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The Orthodox Church in Eastern Europe in the Twentieth Century

Edited By Christine Chaillot

It is common knowledge that the majority of the population of Eastern Europe belong to the Christian Orthodox tradition. But how many people have an adequate knowledge of the past or even of the present of these Orthodox churches? This book aims to present an introduction to this history written for a general audience, both Christian and non-Christian.
After the 1917 revolution in Russia, communism spread to most of the countries of Eastern Europe. By 1953, at the time of Stalin’s death, the division between Eastern and Western Europe seemed absolute. However, the advent of perestroika at the end of the 1980s brought about political changes that have enabled the Orthodox Church to develop once again in Eastern Europe.
The foundation of the European Union in 1993 has had a broader significance for Orthodox communities, who can now participate in the future development of Europe. Some Orthodox Churches already have their representatives at the European Union in Brussels. These include the patriarchates of Constantinople, Russia and Romania, along with the Church of Greece and the Church of Cyprus.
Today, Europe is becoming increasingly religiously diverse, even within Christianity itself. A growing number of Orthodox Christians have come to work and settle in Western Europe. An understanding of the history of the Orthodox communities in Eastern Europe in the twentieth century will contribute, in a spirit of informed dialogue, to the shaping of a new united Europe that is still in the process of expansion.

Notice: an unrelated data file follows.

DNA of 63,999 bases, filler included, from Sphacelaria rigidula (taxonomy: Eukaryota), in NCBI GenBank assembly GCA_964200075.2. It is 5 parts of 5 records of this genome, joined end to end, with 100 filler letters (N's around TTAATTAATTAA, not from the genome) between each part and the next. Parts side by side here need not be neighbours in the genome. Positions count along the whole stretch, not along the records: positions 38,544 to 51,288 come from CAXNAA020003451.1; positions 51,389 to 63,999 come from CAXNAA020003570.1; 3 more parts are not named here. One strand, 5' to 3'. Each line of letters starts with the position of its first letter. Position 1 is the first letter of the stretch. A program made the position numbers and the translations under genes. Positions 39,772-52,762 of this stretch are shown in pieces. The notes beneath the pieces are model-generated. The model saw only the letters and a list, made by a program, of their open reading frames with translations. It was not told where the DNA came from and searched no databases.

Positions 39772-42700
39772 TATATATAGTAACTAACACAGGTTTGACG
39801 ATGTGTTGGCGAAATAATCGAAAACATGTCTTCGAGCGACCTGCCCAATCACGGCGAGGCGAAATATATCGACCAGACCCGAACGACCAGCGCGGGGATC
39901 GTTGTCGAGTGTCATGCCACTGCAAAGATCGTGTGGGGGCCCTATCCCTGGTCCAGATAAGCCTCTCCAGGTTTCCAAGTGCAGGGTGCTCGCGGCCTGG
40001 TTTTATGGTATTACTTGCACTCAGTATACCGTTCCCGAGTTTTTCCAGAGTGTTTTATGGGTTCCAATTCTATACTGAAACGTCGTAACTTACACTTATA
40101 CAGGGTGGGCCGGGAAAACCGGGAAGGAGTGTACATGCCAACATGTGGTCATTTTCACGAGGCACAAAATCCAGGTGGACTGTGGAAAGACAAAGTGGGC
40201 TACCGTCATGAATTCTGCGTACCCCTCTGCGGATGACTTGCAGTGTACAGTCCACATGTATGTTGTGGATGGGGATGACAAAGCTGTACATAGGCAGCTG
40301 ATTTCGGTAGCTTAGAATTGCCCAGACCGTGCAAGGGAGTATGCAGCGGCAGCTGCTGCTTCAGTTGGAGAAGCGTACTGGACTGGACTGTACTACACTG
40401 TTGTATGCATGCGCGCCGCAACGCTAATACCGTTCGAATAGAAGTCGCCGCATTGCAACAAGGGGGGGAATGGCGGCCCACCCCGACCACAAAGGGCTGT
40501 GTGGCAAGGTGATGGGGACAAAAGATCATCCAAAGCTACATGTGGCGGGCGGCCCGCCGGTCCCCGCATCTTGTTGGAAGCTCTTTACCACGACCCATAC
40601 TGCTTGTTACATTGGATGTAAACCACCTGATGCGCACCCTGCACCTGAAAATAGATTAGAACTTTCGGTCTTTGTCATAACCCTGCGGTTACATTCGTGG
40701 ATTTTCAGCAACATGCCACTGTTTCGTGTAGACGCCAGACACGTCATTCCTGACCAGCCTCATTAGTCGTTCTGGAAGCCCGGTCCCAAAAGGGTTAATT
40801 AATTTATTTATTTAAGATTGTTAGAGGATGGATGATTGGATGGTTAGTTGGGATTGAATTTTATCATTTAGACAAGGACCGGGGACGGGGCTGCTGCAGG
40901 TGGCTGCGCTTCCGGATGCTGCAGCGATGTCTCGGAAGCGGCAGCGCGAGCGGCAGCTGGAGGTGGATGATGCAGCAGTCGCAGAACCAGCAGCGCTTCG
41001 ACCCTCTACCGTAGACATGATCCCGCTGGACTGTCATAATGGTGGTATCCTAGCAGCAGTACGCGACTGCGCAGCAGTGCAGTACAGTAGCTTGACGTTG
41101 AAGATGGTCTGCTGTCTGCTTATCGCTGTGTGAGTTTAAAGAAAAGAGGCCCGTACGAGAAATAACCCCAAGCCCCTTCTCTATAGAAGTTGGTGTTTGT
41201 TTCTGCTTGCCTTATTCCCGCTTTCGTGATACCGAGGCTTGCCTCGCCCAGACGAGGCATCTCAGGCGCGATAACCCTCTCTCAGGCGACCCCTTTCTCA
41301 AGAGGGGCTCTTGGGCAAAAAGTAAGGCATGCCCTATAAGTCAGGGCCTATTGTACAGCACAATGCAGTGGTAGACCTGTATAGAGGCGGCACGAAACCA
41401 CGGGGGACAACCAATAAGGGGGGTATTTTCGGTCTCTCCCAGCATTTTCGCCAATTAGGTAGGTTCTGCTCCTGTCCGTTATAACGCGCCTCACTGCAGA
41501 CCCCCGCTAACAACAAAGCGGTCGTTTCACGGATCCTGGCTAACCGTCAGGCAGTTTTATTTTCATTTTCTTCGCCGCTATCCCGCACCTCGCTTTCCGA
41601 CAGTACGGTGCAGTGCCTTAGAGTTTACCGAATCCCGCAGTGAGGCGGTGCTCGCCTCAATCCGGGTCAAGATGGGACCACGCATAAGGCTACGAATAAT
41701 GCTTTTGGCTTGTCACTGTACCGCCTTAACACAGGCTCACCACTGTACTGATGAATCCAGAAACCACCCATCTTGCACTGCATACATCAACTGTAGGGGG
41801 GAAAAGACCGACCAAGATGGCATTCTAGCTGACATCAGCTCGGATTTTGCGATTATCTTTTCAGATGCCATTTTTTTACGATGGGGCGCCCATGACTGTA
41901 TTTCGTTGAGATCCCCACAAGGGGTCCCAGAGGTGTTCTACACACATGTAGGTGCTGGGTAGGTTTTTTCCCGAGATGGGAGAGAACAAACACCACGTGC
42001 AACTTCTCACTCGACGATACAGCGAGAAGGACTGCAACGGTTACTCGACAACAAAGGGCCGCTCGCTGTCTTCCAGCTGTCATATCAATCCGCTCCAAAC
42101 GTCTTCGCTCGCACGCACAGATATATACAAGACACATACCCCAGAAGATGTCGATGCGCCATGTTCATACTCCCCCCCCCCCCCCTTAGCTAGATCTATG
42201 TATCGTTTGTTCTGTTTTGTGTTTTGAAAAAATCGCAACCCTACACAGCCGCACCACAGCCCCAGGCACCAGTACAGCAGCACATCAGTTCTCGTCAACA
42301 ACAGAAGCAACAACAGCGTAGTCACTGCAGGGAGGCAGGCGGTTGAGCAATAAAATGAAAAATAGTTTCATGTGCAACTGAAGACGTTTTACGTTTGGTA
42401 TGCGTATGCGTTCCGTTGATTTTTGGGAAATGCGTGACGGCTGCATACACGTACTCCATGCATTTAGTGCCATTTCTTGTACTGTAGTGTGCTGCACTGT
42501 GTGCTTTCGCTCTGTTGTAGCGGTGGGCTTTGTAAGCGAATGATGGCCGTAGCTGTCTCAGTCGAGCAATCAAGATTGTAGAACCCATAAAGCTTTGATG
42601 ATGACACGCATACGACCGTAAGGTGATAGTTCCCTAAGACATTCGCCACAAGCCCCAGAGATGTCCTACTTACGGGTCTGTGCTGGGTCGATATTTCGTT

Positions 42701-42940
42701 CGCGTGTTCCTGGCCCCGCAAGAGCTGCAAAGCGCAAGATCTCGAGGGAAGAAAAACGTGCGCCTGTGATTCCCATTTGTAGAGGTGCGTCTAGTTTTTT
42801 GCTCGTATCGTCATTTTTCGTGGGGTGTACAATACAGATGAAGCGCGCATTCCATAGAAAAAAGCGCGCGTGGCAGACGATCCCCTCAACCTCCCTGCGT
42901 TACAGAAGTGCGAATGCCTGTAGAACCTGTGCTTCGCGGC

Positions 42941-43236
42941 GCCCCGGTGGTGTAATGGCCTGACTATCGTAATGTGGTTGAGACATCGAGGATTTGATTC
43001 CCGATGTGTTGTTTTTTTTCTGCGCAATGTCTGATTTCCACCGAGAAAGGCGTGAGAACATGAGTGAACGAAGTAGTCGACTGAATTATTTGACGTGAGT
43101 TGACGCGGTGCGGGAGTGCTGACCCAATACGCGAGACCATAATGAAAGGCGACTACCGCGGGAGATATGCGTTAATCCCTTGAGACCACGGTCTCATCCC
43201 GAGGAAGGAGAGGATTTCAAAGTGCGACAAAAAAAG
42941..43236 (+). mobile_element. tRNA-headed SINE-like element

This book is translated from the French version (published 2009).

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Metropolitan Kallistos of DiokleiaForeword ix

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Foreword We Orthodox think of Orthodoxy as the ‘Church of Holy Tradition’, steadfastly guarding ‘the faith once delivered to the saints’ ( Jude 3), ‘nei- ther deleting anything nor adding anything’, as the fathers of the Seventh Ecumenical Council (787) af firmed. Yet at the same time we recognize that this unchanging Tradition has to be combined with personal experience, and needs to be rethought and relived in each new generation. To quote a leading Russian theologian of the twentieth century, Vladimir Lossky (1903–58), ‘The only true Tradition is living and creative, formed by the union of human freedom with the grace of the Holy Spirit.’ Lossky adds that Tradition represents ‘the critical spirit of the Church’. In this present book, skilfully edited by Christine Chaillot, we see how this ‘Holy Tradition’, always unchanging yet always living and creative, has been re-experienced by the Orthodox Christians of eastern Europe in the twentieth century. An earlier work, likewise edited by Christine Chaillot, A Short History of the Orthodox Church in Western Europe in the 20th Century,1 described the establishment and growth of eastern Christian communities in western lands not historically associated with Orthodoxy. The compan- ion volume now before us surveys the vicissitudes of Orthodoxy in its home territories during the same period. Like its predecessor, this new work is vivid and practical, full of detailed information not otherwise easily acces- sible. Once more in common with its predecessor, it raises many disturbing questions in the reader’s mind concerning the...

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